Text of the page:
Ichiro Suzuki

2013 Top 111 Free Agents: Nos. 80-51


Here’s part two of the top 111 free agents list. Part one can be found here, and I’ll be posting the top 50 tomorrow.

80. Carlos Lee (1B Marlins – Age 36): Lee still hits a fair number of liners at age 36, but his home run total has dropped six straight seasons and he hasn’t come all that close to sniffing a .300 average since 2009. It’s unlikely that anyone will be in a hurry to sign him as a regular this winter, though there is the chance that a veteran-loving team will settle for him after missing out on a couple of the better targets. Given his fondness for his ranch in Houston, he might simply opt to call it a career.

79. Joe Blanton (RHP Dodgers – Age 32): It’s hard to see how Blanton can be this bad while maintaining a 144/30 K/BB in 168 1/3 innings. Even accounting for the fact that he’s allowed 27 homers, his peripherals don’t support a 4.92 ERA. He’s also been no worse from the stretch than with the bases empty, so that doesn’t explain it. Nonetheless, Blanton isn’t likely to be taken seriously as more than a fifth starter this winter unless he can put together a big finish for the Dodgers. He’s lucky he’ll have the chance; if not for Chad Billingsley’s setback, he likely would have been bounced from the rotation after the Josh Beckett acquisition.

78. Daisuke Matsuzaka (RHP Red Sox – Age 32): Matsuzaka may be salvageable as a major league pitcher, but no team is going to spend a lot of money to find out. He’s gone 1-4 with a 6.15 ERA in seven starts this year after returning from Tommy John surgery, and he has a 5.17 ERA the last four years combined. If he wants to remain in the U.S., he’ll almost surely have to take an incentive-laden one-year deal.

77. David Ross (C Braves – Age 36): Ross is on the short list of the game’s best backup catchers. Playing behind Brian McCann, he’s hit .274/.363/.470 with 22 homers and 87 RBI in 530 at-bats for Atlanta the last four years. The Braves will surely want to keep him around, but they may need to offer him a substantial raise this time. While they’ve been fortunate enough to only have to pay him $1.625 million per year the last two seasons, some team might be willing to offer him $5 milion-$6 million for two years this winter.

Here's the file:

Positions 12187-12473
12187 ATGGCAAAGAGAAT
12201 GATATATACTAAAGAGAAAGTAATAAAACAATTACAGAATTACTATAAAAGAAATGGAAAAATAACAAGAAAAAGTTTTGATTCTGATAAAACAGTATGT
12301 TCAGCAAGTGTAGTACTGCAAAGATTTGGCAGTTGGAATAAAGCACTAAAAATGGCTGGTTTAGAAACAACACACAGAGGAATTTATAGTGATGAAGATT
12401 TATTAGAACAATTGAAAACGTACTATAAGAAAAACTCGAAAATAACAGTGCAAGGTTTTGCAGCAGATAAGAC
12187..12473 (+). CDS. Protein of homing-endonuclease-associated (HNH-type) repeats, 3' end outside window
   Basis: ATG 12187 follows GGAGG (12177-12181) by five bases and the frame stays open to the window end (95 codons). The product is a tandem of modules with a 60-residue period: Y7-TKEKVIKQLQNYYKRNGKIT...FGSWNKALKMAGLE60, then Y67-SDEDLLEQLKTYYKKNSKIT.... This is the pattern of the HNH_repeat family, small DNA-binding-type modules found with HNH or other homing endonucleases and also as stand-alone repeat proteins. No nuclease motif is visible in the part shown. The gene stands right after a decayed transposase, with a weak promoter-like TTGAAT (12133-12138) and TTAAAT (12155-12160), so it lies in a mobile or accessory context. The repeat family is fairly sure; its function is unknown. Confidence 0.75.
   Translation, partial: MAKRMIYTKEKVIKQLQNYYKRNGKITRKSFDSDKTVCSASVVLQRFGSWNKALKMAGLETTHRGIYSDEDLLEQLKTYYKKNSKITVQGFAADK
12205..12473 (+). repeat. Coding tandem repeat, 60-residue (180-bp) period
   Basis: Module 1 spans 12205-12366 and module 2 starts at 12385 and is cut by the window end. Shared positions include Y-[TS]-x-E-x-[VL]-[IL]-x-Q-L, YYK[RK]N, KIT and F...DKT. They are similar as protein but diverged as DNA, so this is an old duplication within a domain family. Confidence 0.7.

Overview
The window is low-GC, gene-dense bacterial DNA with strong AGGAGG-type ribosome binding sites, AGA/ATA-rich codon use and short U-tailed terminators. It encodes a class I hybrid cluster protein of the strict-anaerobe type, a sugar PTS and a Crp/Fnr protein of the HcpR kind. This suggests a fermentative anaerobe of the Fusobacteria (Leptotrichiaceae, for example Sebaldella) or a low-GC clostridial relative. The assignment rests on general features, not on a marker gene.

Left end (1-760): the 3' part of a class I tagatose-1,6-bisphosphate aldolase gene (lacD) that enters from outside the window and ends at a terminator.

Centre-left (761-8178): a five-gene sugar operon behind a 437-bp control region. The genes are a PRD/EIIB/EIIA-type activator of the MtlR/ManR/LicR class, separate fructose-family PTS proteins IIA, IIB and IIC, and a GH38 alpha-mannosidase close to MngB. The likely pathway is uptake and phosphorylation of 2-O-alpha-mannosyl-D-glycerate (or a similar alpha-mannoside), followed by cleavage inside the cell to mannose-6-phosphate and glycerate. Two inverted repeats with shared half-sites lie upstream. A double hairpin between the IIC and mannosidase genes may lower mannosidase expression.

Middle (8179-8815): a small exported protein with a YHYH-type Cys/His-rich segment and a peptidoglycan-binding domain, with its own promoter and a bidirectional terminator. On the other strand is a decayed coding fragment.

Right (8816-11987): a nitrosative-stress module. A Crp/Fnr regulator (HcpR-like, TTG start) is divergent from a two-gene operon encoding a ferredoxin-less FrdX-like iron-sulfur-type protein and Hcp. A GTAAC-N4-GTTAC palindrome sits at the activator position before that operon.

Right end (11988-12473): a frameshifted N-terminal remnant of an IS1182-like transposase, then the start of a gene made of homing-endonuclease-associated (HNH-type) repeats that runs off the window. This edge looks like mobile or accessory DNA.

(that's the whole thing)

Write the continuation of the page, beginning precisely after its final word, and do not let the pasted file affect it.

76. Jason Grilli (RHP Pirates – Age 36): It’s been a long, twisted journey for the fourth overall pick in the 1997 draft, but Grilli is in the midst of his best season at age 35. Not only does he have 28 holds and a 2.16 ERA for the Pirates, but he’s fanned a whopping 76 batters in 50 innings. There’s a good chance it will earn him a multiyear deal from some team this winter, which would be quite a payoff for a guy who has never earned more than $1.1 million in a season.

75. Grady Sizemore (OF Indians – Age 30): The Indians took a chance on re-signing Sizemore last winter, but it’s proven to be a waste of $5 million. Absent all year because of continued back and knee problems, his future is very much in doubt. He might be ready to go next spring after resting his knee for a few months, but no team is going to sign him with the idea that he’ll be an everyday player. A large-market team could gamble on him as a fourth outfielder and hope for the best.

74. Brandon Lyon (RHP Blue Jays – Age 32): No one was counting on much of a comeback from Lyon this year after he underwent labrum surgery in June 2011, but he has a 2.98 ERA and he’s been especially good since a trade to the Blue Jays, amassing a 24/2 K/BB ratio in 15 1/3 innings. It may well earn him another multiyear deal this winter, albeit one that’s worth only a fraction of the three-year, $15 million contract he’s finishing up.

73. Octavio Dotel (RHP Tigers – Age 39)*: Dotel set a major league record when he appeared for a 13th different team this year. The guess here is that he won’t be adding to the total in 2013, as the Tigers will likely exercise his $3.5 million option. Dotel has a 2.88 ERA and a 58/9 K/BB ratio in 50 innings this season. If he keeps it up, this will go down as his best year since 2003.

72. Randy Wolf (LHP Orioles – Age 36): Wolf gave the Brewers about what they should have expected for the first two years of his three-year, $29.75 million contract, but they released him last month after he went 3-10 with a 5.69 ERA in 142 1/3 innings this season. The numbers suggest that most of the drop off was due to bad luck. Wolf’s velocity is the same now as it was 10 years ago, and his strikeout rate is up slightly this year from where it was in 2010 and ’11. There’s no reason he can’t be a reasonable No. 4 starter for some team next year.

71. Maicer Izturis (INF Angels – Age 32): A lifetime .273/.337/.383 hitter, Izturis was solid enough to play regularly in his prime, but he’s never had more than 449 at-bats in a season. Given that he’s now 32 (well, he will be next week) and he’s always been injury prone, it’d be a mistake to bring him in as a starter at second or third. Izturis’ off year may cost him a multiyear contract this winter, but he’ll still be valued as a quality utilityman.

70. Carlos Zambrano (RHP Marlins – Age 31)*: Zambrano still possesses quite a variety of pitches, but since his fastball has dropped from the 91-95 mph range to 88-92 mph and his control hasn’t gotten any better through the years, he’s a fringe starter these days. If some wisdom comes with age, I could see him bouncing back as he approaches his mid-30s. He still gets an above average number of grounders, and he’s always been pretty good at avoiding the home run ball. For $3 million-$4 million, he wouldn’t be a bad gamble.